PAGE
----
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Olympic Year in Review: Social Media

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OlympicTalk takes a look back at the year in Olympic sports this week. Today, we review social media.

Gracie Gold’s ‘whimsical’ day trip with Taylor Swift

U.S. figure skating champion Gracie Gold enjoyed an Instagrammed day trip to Santa Catalina Island off the California coast with pop star Taylor Swift, among others, in January.

“It was just one of those whimsical things,” Gold said. “Just a casual text from Taylor Swift, no biggie.”

It looks like Gold wasn’t the only U.S. Olympic medalist to meet up with Swift this year.

U.S. cross-country skiers bring ‘Uptown Funk’ 

The U.S. cross-country ski team pulled off the closest thing the Winter Olympic world has seen to U.S. swimming’s “Call Me Maybe” video.

The skiers created an “Uptown Funk” music video over three weeks in Switzerland and Sweden with choreography by reigning World team sprint champion Jessie Diggins.

The video was played more than a half-million times on Facebook in the first 24 hours.

Michael Phelps announces engagement, fiancée’s pregnancy on Instagram

Michael Phelps kept his social media followers in the know regarding his family life, notably his engagement to longtime on-again, off-again girlfriend Nicole Johnson on Feb. 21.

Then, on Nov. 18, Phelps posted an Instagram with Johnson announcing she was 12 weeks pregnant.

That lines up for Phelps to become a father before the Rio Olympics. Stay tuned to his social channels.

Liu Xiang retires on Weibo

Liu Xiang, China’s first Olympic track and field champion, announced his retirement via social media, to his 32 million followers on Weibo on April 7.

In the 1,400-word post, the Athens 2004 110m hurdles champ said he was ”truly unwell and old and can no longer run and jump with you. Although it’s sad, although it’s painful, I really have no other choice,” according to track and field’s international governing body.

In comparison, Usain Bolt has 3.8 million Twitter followers and 16.9 million Facebook page likes.

@Caitlyn_Jenner breaks Twitter record

Caitlyn Jenner, the 1976 Olympic decathlon champion formerly known as Bruce Jenner, broke President Barack Obama‘s record for fastest Twitter account to reach one million followers June 1.

Jenner’s account broke the one million mark about four hours after its first tweet, an image of the new Jenner on the cover of Vanity Fair.

John Orozco’s heartfelt post

U.S. Olympic gymnast John Orozco tore his right Achilles for a second time in June, four months after his mother’s death, and questioned his career, life and faith on social media.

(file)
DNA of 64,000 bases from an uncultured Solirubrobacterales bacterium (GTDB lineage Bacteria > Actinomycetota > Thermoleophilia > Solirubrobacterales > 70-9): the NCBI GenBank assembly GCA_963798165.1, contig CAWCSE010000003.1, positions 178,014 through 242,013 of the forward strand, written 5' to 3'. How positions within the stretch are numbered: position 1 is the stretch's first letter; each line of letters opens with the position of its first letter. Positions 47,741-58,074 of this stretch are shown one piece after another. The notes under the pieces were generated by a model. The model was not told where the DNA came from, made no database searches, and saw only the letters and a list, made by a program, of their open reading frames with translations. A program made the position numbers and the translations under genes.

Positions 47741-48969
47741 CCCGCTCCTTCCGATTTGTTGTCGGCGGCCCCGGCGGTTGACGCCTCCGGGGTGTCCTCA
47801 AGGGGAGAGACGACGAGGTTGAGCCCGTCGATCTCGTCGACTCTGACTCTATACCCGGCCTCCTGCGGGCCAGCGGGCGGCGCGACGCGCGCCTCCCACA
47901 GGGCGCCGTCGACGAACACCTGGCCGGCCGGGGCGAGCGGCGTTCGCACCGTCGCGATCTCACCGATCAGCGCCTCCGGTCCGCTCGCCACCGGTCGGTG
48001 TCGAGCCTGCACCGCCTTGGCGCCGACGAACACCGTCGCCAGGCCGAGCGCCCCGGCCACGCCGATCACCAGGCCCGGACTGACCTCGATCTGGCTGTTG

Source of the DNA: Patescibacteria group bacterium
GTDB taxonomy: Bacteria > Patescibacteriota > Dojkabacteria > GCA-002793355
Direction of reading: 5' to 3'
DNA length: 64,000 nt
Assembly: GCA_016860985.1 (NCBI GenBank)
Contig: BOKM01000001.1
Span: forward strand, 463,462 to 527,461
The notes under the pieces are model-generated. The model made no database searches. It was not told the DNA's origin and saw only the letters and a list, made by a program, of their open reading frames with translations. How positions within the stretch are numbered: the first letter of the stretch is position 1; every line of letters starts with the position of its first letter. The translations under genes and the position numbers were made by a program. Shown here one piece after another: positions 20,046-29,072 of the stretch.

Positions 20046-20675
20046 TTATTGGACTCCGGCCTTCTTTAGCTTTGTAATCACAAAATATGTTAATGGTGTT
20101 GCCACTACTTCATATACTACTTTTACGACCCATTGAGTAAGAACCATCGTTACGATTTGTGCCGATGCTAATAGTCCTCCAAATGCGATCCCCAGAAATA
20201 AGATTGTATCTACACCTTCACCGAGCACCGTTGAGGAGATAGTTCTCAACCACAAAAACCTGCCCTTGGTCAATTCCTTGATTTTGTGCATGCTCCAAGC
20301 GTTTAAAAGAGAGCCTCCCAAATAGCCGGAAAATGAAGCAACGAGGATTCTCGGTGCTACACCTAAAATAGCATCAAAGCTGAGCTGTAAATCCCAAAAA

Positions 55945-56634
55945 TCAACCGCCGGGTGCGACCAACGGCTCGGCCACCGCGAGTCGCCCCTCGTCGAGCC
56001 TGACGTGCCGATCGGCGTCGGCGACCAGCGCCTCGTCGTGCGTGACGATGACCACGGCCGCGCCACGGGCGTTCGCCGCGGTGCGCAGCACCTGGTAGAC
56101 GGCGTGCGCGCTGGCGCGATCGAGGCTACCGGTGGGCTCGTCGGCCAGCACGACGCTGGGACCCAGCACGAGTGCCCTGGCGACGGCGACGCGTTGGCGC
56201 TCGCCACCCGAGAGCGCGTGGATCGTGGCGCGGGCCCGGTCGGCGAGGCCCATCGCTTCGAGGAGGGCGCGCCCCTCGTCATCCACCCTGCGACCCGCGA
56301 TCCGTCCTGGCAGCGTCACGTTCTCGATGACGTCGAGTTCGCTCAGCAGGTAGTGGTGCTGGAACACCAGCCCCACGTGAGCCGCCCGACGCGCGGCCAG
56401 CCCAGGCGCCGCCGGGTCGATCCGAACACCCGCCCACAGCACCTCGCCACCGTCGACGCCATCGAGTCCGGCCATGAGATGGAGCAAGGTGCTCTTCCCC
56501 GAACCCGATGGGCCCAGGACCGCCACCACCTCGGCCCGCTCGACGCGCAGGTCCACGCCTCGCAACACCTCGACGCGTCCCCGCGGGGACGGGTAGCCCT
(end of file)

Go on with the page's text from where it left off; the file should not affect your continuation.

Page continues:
“I just keep asking myself ‘why is this happening right now?'” Orozco wrote. “‘Where’s the lesson in this?’ I’m counting my blessings and weathering this storm because it’s the only choice I have.”

Shawn Johnson gets engaged on Wrigley Field

Olympic champion gymnast Shawn Johnson was in for quite the surprise after throwing a ceremonial first pitch at a Chicago Cubs game in July, and it was all posted on social media.

Boyfriend Andrew East, a Kansas City Chiefs long snapper, got down on one knee and proposed to Johnson.

Usain Bolt and the Segway Cameraman

The only man to take down Usain Bolt in the last two years was a CCTV cameraman at the World Track and Field Championships on Aug. 27.

In the viral moment of the year, the world’s fastest man was briefly grounded at the Bird’s Nest on his victory lap after winning the 200m at the World Championships.

“They tried to kill me. I don’t know what’s going on,” Bolt said on the BBC, adding later on Universal Sports, “accidents happen.”

Bolt tumbled to the track and somersaulted, with a smile, and quickly got back up. He anchored Jamaica to the 4x100m relay title two days later.

“I have a few cuts, but it’s nothing I haven’t done to myself in training,” Bolt said on BBC radio. “I wasn’t looking. I was waving to the crowd, and I just felt something take me out.”

The cameraman, Song Tao, presented Bolt with a red bracelet after Bolt’s 200m medal ceremony the following day.

They shook hands, and Bolt patted Song on the back.

“The important thing is that he is OK,” Song said via a translator, according to the Guardian. “I’m fine and ready to get back to work.”

YouTube Star beats Usain Bolt

Technically, Bolt did lose a race in 2015 — to 8-year-old YouTube trainer Demarjay Smith on Ellen in a head-to-head parking lot duel in October.

Bolt, wearing jeans, did not back down, even though the starting blocks were positioned backwards. Smith clearly false-started, but Bolt didn’t call it back.

They sprinted for about 15 seconds, with Bolt unable to catch Smith and pulling up before the finish line, holding the back of his right leg.

“I got cramps,” Bolt said. “You got lucky, man. I want a rematch, though.”

Viktoria Komova’s steroid comments and apology

Viktoria Komova, the Olympic all-around silver medalist, reportedly apologized to U.S. gymnasts for accusing them of taking steroids in a post on a Russian social media site.

Komova and her Russian teammates have been regularly beaten by the U.S. since 2011, when Komova tearfully took all-around silver at the World Championships behind Jordyn Wieber.